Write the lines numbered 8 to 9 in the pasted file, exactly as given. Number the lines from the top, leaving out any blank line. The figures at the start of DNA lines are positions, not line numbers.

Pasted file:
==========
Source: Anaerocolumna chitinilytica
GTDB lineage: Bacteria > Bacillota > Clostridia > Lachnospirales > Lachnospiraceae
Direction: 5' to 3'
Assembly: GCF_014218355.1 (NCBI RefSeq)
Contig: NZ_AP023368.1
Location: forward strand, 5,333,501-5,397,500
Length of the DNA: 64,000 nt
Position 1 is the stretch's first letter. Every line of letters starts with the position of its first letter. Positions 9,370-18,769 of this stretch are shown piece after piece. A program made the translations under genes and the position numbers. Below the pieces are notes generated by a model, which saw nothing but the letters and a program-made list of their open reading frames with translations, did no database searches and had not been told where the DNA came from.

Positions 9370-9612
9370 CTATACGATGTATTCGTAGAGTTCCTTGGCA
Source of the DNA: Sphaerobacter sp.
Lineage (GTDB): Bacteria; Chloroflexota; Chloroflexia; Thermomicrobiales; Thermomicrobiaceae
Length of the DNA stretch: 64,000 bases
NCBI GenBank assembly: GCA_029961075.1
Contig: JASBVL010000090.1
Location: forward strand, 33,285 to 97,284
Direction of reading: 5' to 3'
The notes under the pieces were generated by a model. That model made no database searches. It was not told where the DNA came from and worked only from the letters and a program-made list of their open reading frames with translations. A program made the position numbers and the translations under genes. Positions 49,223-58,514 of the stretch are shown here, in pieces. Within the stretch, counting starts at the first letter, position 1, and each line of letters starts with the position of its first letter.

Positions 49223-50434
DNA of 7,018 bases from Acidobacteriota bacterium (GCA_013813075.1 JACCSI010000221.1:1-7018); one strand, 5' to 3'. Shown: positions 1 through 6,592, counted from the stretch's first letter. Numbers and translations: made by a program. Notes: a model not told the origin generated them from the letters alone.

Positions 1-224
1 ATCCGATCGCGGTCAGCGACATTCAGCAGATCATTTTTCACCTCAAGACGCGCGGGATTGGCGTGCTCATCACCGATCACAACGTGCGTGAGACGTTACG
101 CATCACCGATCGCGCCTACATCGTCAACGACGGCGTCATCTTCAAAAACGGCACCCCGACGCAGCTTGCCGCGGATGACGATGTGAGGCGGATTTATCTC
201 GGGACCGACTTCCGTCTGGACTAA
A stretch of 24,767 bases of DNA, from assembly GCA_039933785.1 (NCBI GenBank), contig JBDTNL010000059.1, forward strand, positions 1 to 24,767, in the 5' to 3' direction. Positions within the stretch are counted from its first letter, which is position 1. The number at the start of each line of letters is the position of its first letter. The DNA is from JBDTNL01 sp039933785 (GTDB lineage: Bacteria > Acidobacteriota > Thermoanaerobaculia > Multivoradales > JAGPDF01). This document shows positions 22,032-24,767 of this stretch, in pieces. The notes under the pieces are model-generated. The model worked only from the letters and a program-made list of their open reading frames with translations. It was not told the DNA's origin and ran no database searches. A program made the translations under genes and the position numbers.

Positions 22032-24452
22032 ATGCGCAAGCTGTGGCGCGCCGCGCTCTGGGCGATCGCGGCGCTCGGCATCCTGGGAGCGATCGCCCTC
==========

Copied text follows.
Position 1 is the stretch's first letter. Every line of letters starts with the position of its first letter. Positions 9,370-18,769 of this stretch are shown piece after piece. A program made the translations under genes and the position numbers. Below the pieces are notes generated by a model, which saw nothing but the letters and a program-made list of their open reading frames with translations, did no database searches and had not been told where the DNA came from.

Positions 9370-9612